Style Court

Nine Years of Textiles, Art History, Gardens, and a Little Mental Traveling with Courtney Barnes

5.04.2013

The Twenties in the Seventies




[Click to enlarge.]

I've only seen the 70s version of The Great Gatsby on the small screen. My computer screen, actually. For the visually inclined, a Netflix stream or iTunes download makes constant pausing hard to resist. There's just so much to see: the soft colors, Daisy's hats, her yellow bathtub, the iconic yellow car, the use of sheer fabrics, and, not to be overlooked, the use of flowers.

Whether you've seen the movie a dozen times or perused lots of Gatsby-focused tumblr pages, you're probably already well-acquainted with memorable elements like Jay Gatsby's pale pink suit, his splendid sea of pastel shirts and the architecture of his manse (French-influenced Rosecliff, in real life). But there are other wonderful things -- some very humble. It's all about natural light, summer heat, and a 1970s appreciation of the 1920s. Let's review:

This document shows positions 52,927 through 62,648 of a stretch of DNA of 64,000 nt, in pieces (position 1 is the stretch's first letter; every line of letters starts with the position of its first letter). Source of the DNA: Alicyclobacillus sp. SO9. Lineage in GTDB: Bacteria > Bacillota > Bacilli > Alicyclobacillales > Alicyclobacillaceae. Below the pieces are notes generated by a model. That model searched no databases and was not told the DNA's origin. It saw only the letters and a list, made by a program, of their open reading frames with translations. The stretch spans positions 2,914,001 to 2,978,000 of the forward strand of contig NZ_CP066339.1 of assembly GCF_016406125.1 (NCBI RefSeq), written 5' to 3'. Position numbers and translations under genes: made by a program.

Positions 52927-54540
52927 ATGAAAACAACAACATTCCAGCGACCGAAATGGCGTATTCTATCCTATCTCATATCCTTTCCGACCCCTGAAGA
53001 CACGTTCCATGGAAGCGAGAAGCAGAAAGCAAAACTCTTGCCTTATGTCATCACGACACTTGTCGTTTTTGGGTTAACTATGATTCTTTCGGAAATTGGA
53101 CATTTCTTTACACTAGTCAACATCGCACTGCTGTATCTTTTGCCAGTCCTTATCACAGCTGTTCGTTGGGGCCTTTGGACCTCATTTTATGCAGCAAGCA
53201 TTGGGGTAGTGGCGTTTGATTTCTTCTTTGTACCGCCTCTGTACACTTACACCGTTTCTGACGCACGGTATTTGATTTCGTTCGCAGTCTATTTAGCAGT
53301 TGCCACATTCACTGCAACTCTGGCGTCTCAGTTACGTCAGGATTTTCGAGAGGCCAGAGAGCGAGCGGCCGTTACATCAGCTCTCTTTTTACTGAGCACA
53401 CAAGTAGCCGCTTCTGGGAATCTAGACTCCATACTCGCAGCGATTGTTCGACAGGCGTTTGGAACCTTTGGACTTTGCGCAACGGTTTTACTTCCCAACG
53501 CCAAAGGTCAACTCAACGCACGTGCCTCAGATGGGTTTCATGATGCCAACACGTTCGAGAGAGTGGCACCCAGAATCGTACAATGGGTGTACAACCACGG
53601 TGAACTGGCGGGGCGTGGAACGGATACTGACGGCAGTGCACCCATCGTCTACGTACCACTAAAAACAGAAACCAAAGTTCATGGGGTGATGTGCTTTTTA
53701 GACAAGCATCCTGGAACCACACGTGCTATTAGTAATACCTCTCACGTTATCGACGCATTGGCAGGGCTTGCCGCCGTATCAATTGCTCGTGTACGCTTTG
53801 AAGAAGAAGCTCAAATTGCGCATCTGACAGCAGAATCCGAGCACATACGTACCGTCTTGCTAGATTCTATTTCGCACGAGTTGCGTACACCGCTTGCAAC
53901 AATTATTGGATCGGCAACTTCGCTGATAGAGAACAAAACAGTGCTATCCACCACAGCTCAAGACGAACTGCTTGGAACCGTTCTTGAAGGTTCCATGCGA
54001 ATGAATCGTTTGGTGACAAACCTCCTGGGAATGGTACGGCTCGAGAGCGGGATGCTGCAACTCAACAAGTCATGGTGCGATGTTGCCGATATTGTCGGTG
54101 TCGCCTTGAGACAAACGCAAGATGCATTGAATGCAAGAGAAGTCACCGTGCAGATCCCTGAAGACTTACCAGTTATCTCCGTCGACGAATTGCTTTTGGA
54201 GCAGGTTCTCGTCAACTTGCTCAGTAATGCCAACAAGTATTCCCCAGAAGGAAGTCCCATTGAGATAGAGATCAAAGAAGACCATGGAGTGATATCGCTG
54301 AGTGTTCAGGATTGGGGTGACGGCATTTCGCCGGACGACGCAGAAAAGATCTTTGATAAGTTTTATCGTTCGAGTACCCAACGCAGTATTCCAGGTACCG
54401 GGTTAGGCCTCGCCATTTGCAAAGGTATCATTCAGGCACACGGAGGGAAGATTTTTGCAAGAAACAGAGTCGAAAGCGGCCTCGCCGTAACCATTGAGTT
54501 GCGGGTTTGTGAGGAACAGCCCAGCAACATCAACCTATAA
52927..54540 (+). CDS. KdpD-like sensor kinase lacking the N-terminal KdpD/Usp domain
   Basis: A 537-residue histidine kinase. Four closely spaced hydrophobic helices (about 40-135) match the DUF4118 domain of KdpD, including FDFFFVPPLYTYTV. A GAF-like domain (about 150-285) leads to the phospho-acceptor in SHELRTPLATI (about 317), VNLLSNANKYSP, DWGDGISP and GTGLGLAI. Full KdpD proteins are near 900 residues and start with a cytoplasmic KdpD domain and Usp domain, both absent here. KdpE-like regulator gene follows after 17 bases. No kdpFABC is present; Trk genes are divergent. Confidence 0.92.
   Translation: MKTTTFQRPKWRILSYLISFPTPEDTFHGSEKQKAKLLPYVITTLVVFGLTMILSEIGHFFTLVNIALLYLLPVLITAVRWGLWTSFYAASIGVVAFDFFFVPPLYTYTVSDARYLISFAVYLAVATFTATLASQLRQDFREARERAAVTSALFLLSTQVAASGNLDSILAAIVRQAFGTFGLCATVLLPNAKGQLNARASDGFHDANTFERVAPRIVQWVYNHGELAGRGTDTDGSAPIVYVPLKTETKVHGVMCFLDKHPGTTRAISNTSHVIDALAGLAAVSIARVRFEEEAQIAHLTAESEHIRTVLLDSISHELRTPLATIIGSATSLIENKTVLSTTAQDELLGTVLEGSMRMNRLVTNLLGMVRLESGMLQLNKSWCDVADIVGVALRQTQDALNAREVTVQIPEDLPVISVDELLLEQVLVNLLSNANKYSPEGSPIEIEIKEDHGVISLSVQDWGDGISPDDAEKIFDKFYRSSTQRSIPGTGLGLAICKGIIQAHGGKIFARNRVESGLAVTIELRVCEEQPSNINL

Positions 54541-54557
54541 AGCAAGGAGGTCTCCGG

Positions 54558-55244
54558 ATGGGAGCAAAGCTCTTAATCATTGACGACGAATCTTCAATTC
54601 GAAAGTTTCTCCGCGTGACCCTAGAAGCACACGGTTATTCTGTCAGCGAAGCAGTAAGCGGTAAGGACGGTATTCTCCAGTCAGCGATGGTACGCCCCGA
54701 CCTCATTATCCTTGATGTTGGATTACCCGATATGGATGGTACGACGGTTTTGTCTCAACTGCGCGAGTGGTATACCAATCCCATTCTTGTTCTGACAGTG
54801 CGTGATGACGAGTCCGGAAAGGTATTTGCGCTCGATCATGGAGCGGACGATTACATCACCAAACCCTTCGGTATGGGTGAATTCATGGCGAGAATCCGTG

There's the mound of daisies springing up out of an urn in the Buchanan garden.


[Image of white wicker, below, via Sue Balmforth.]


Wicker comes on strong too, especially with the vases sent by Gatsby to Nick's white-washed cottage. Also in Nick's place: bamboo roller shades, an amazing, probably Audubon bird print and an understated leather wing chair.


Faded grandeur appears with needlework daisies on antique French chairs...


and there are scrapbooks and sterling silver picture frames and of course full garden roses everywhere.



To learn about the book jacket design for Fitzgerald's novel, see this past post. More on a terrific Zelda bio from the 70s here.

[Scott and Zelda in North Africa, 1930.]

The book jacket shown at top is via Princeton University Library. Except where credited otherwise, all other images are screengrabs from the film.

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